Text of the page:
By Sean Pitts
The first two major towns since the formation of White Pine County had passed their prime. Hamilton, the original County Seat saw its population plummet from 24,000 to less than 500. Ward, the second boom town had suffered a similar fate. While never reaching the size or stature of Hamilton, it had also experienced a dramatic loss of population when the silver ore had paid out. County residents recognized Hamilton’s continued decline was inevitable and looked to the town of Ward as the new County Seat but it boomed and died before necessary arrangement could be made. A fire destroyed the town and any hopes of a viable home for County government.
Like other towns, the timing was perfect. Had the ore lasted, Ward would have become the County Seat, but the silver was not abundant. After three good years of production, the mines closed, its population dropped, and residents were looking for the next bonanza. County government would continue to reside in Hamilton, despite its dwindling population.
A new hope emerged with the discovery of gold in Cherry Creek. Soldiers had been sent to protect the Pony Express Route and the Overland Stage in 1861 and were garrisoned at Schellbourne. During their off hours, they prospected the surrounding area eventually discovering gold in 1863. The initial discovery was not promising. Employees of the Egan Mining Company joined the soldiers of the Second Calvary of California Volunteers to further explore the area. Production continued for nearly a decade before a mining district was organized in November of 1872. Even then, the best producing ore lay undiscovered until 1880.
Three newly discovered mines opened the canyons around causing Cherry Creek to become the next boom town. Although the town was laid out in 1873, the population remained low. By 1880, the Star, Exchequer, and the Teacup mine averaged production of a million dollars each. It was enough to lure residents from other towns. The population of the Cherry Creek climbed to over 1500 people.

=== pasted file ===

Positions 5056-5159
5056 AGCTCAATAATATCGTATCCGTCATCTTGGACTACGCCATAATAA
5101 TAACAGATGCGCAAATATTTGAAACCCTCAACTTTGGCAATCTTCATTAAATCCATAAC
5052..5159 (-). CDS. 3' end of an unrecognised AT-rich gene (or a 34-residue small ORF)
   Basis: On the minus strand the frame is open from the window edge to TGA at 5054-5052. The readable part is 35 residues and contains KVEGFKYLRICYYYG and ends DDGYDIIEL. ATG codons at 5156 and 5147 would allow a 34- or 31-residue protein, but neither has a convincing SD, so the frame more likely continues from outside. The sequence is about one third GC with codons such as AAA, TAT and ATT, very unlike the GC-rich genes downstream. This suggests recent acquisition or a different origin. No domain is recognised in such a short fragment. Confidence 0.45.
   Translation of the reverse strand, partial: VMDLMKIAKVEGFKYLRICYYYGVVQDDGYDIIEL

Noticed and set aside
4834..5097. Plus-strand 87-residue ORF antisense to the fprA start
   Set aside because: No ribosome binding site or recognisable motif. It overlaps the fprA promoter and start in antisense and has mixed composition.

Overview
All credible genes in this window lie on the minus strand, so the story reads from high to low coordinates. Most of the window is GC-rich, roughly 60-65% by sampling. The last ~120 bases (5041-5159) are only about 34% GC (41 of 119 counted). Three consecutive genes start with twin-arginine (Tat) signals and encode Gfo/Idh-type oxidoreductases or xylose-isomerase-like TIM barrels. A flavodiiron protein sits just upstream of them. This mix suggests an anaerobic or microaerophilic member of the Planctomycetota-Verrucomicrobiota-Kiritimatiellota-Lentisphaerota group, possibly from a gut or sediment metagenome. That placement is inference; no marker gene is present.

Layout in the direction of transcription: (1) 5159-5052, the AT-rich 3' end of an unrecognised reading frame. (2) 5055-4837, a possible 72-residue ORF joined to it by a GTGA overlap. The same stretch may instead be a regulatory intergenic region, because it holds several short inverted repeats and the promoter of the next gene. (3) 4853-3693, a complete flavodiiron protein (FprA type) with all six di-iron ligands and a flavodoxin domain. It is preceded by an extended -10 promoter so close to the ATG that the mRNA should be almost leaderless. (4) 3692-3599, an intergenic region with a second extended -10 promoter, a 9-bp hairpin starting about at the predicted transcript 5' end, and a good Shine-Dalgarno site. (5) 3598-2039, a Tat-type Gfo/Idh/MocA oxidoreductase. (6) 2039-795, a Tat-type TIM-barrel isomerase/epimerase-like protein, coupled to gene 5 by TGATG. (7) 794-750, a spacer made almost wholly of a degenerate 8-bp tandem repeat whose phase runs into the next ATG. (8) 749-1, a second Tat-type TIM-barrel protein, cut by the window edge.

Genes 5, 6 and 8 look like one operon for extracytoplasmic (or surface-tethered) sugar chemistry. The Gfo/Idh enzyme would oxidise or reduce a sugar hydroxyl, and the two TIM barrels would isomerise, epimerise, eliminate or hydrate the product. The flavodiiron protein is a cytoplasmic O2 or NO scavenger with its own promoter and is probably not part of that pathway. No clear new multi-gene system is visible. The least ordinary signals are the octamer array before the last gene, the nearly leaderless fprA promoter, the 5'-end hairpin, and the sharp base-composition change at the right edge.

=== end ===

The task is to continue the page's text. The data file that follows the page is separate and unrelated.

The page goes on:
The usual amenities were constructed. A school, church, and Wells Fargo Office opened in 1879. Fraternal organizations such as the Moose Lodge and the Grand Army of the Republic Post for Civil War Veterans was opened in the same year. The Williamson dance hall became famous for the extravagant dances that attracted residents from all around the county.
During its brief boom, Cherry Creek boasted the fastest horse racing track in the State. The flat and sunbaked Steptoe Valley contributed to the right conditions for horse racing. Horse owners would bring their fastest steeds to race on the mile long track, complete with grandstands. Betting the ponies was a popular past time with races nearly every week.
By 1882 Cherry Creek was the largest town in White Pine County with the largest production of ore. Residents felt the time was right to get the county seat moved to the new boom town. They petitioned the County Commissioners who placed the issue up for a vote of County residents. The vote failed because the last remaining residents of Hamilton did not want to move a distance of nearly one hundred miles.
History would show this was a fortunate failure. One year after the vote in 1883, a fire ravaged through the town of Cherry Creek, destroying most of the buildings. The town would never fully recover.
Next time: White Pine County Government Finds a Home.